Lesson 7: The Role of the Learner

Doctrine and Covenants and Church History Seminary Teacher Manual, 2013


Introduction

The purpose of this lesson is to help students learn how to fulfill their role in gospel learning. President Henry B. Eyring of the First Presidency said, “True conversion depends on a student seeking freely in faith, with great effort” (“We Must Raise Our Sights” [address to CES religious educators], Aug. 14, 2001], 4, LDS.org). As you help students fulfill their role in the learning process, they will learn how to invite personal revelation and deepen their conversion to the Lord. You may need to review the principles taught in this lesson regularly to remind students of their responsibility in gospel learning.

Suggestions for Teaching

The roles of the teacher, the learner, and the Holy Ghost in gospel learning

Bring an item of food or drink to class (such as a piece of fruit or bread or a glass of water). Invite two students to come to the front of the class. Ask one of the students to take a bite of the food or a sip of the drink. Ask the first student to describe the taste of the food (or drink) to the second student. Encourage him or her to describe it so well that the description satisfies the appetite or quenches the thirst of the second student. Then ask the second student the following questions:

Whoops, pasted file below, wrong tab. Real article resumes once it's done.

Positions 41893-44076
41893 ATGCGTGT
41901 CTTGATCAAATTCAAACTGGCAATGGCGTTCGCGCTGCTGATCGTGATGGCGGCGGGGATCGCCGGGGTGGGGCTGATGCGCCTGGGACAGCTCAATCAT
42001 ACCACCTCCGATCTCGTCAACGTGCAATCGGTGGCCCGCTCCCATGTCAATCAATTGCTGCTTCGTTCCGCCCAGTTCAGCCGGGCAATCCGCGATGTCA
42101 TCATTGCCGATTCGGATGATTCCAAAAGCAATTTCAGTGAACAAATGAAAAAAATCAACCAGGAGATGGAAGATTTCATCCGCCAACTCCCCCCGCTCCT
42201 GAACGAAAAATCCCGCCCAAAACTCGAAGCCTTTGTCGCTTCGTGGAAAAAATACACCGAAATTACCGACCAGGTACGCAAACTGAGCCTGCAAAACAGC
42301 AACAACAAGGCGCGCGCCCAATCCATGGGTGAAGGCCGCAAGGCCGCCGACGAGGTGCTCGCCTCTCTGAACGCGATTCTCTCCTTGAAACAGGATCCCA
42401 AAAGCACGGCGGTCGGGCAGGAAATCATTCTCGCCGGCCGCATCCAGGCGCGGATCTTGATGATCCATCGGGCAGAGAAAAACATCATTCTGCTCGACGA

• What benefit did you gain from the food (or drink) the other student described?

  • How well did the student’s description satisfy your hunger (or thirst)?

  • What must you do to gain any strength or benefit from this food (or drink)?

Ask the class how this example of meeting our bodies’ physical needs could relate to our responsibility to learn and grow spiritually.

Point out that some people think the responsibility for gospel learning lies primarily with a teacher. However, much like the example of the food or drink, one person cannot internalize spiritual truths for another. Each of us must learn and apply gospel truths for ourselves in order to receive spiritual strength and growth.

Invite a student to read Doctrine and Covenants 88:118 aloud. Encourage the class to follow along, looking for words or phrases that describe our responsibility in gospel learning.

  • What words or phrases describe our responsibility in gospel learning? (“Seek ye diligently,” “teach one another,” “seek learning, even by study and also by faith.” You may want to invite a student to list these phrases on the board as students mention them.)

  • We are familiar with what it means to seek learning “by study.” What do you think it means to seek learning “also by faith”?